Large-scale industry employers in Serbia often face the problem of high absenteeism due to abuse of sick leave by employees.
These cases repeat throughout the year and negatively affect the profitability of businesses. Employers, therefore, often wonder how this problem can be solved, and if legislation can offer a solution.
The abuse of sick leave appears in two forms: (i) When it is approved and used without medical justification (for example when an employee is not sick at all); and (ii) When the sick leave was used contrary to the reasons for which it was approved (for example when employees are working for another employer while on sick leave).
In principle, the Labor Act prescribes that an employee can be dismissed if he/she abuses the right to sick leave. However, before dismissal, the employer must prove that the employee was in fact abusing the right to sick leave.
July 2014 amendments to the Labor Act, were intended to include more flexibility for employers in proving the abuse of sick leave. Before the amendments to the Labor Act were adopted, the Act only regulated the procedure for proving the abuse of sick leave through the State Medical Institution (the “Official Procedure”). The Official Procedure is designed to allow a medical committee to reassess the first medical opinion in terms of which the sick leave was approved. Unfortunately, the Official Procedure in practice usually provides no results, and is therefore often avoided by employers.
Pursuant to the 2014 amendments of the Labor Act, however, employers in doubt as to whether sick leave was claimed without valid medical reasons can either: (i) refer the employees to a private medical institution for medical analysis in order to determine whether the employee abused his or her right to sick leave (at the employer's cost), or (ii) confirm the claimed sickness by a procedure regulated under the employer’s internal policy. If an employee refuses to undergo the analysis in the private medical institution, he/she can be dismissed.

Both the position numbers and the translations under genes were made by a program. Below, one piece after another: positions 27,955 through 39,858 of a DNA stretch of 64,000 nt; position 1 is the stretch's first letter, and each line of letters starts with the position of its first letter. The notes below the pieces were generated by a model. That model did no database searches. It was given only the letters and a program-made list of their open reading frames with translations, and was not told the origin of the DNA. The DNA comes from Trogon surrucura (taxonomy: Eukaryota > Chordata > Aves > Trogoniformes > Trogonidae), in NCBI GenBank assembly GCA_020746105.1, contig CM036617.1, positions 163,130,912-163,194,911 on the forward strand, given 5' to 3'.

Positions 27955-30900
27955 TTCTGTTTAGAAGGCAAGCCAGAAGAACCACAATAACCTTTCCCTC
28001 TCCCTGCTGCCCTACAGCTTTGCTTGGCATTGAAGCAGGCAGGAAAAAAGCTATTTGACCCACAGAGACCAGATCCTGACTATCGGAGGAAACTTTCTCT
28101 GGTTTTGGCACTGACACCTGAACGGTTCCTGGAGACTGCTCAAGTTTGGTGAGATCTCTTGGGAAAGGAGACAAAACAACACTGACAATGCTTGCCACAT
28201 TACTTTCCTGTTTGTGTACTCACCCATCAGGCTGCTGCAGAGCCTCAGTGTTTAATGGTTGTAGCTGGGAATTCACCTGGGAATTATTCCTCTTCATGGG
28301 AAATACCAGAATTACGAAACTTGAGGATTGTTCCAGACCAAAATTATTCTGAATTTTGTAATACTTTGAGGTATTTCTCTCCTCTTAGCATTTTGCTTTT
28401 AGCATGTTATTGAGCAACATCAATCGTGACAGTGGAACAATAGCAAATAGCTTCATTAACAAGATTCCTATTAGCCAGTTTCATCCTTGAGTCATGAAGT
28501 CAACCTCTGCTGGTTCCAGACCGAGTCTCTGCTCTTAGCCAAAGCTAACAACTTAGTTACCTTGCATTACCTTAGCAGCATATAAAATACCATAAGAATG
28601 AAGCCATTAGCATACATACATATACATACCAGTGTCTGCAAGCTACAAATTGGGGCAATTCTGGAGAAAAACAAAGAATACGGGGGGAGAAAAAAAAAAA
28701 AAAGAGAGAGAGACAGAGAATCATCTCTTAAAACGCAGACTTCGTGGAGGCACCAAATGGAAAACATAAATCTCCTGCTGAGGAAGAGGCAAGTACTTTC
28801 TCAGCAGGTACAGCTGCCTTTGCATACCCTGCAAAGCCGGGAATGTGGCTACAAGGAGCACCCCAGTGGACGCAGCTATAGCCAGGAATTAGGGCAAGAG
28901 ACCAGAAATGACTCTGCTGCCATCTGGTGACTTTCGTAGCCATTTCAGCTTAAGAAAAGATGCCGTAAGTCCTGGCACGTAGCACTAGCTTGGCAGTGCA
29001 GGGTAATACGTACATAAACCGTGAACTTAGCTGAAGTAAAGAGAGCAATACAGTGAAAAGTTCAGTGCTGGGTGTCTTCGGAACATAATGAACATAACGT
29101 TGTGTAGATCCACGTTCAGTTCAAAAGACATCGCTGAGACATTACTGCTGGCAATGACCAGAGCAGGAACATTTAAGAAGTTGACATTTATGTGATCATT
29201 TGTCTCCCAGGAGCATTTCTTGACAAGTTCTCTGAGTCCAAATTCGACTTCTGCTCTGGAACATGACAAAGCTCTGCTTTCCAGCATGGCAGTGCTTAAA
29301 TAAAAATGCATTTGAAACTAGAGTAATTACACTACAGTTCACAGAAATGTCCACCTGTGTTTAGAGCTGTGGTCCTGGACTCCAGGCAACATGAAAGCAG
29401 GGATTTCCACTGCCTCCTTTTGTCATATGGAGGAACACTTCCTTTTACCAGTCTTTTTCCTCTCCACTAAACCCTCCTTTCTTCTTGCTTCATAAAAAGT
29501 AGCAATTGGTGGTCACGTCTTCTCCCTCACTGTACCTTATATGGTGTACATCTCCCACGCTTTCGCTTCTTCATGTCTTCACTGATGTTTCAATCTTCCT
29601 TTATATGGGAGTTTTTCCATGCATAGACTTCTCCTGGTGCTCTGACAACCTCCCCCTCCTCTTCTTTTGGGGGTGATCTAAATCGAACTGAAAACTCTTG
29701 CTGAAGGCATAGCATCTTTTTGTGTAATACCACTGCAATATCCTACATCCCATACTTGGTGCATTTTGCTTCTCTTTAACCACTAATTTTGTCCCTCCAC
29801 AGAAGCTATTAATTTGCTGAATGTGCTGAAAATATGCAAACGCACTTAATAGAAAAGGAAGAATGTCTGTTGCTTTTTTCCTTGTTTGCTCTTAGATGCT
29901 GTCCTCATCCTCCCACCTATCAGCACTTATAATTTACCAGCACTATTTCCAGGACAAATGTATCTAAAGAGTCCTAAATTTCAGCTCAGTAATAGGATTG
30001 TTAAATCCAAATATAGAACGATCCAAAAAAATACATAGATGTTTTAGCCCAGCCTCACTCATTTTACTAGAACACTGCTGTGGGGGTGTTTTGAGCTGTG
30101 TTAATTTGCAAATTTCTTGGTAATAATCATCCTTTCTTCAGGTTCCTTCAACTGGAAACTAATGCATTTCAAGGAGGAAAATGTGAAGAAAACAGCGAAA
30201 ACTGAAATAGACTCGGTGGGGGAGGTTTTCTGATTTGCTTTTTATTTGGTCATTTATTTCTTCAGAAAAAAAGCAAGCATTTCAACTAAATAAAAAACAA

Although it seems that employers can easily solve the problem of abuse of sick leave by simply ordering employees to undergo medical analysis in private medical institutions, unfortunately the situation is not so simple.
The results of medical examinations in private medical institutions have been found to be more objective than the results of the Official Procedure, as the doctors in State Health Institutions tend to have an employee-friendly attitude. However, these results cannot be cited as grounds for termination of employment. In fact, a private medical institution can only perform a particular medical analysis (e.g.,blood test, x-ray, or similar procedures), and the results can then be used in the Official Procedure. Thus, the possibility of having a particular analysis in a private medical institution is not beneficial for employers, and instead the burdensome and time-consuming Official Procedure still needs to be completed, with results from analysis able only to be used as additional evidence.
On the other hand, employers are in a position to regulate their own internal procedures for investigating the abuse of sick leave. Such procedures can be performed by members of a special committee who can in principle visit the employee at his/her home in order to confirm whether he/she is acting in accordance with the doctor's advice (e.g., if an employee with a broken leg actually has a cast on his/her leg). However, only in rare cases can the committee's report be the sole ground for termination of employment. For instance, if the committee confirms that a sick employee is out walking the streets instead of resting at home , this cannot be taken to be firm evidence, as the medical authority would need to confirm whether such behavior could have a negative impact on his/her recovery.
On the other hand, if the employer's committee caught an employee working for another employer this could be used as evidence against the employee, and the employment contract could be terminated without initiating an Official Procedure.
In a nutshell, when the latest amendments to the Labor Act were prepared, in July 2014, the legislator sought to help employers by creating a system to prevent the abuse of sick leave. Unfortunately, however, the abuse of sick leave still remains a perplexing problem.
This article was edited and first appeared on CEE Legal Matters.
Originally published as Schoenherr legal insights on 25 October 2016.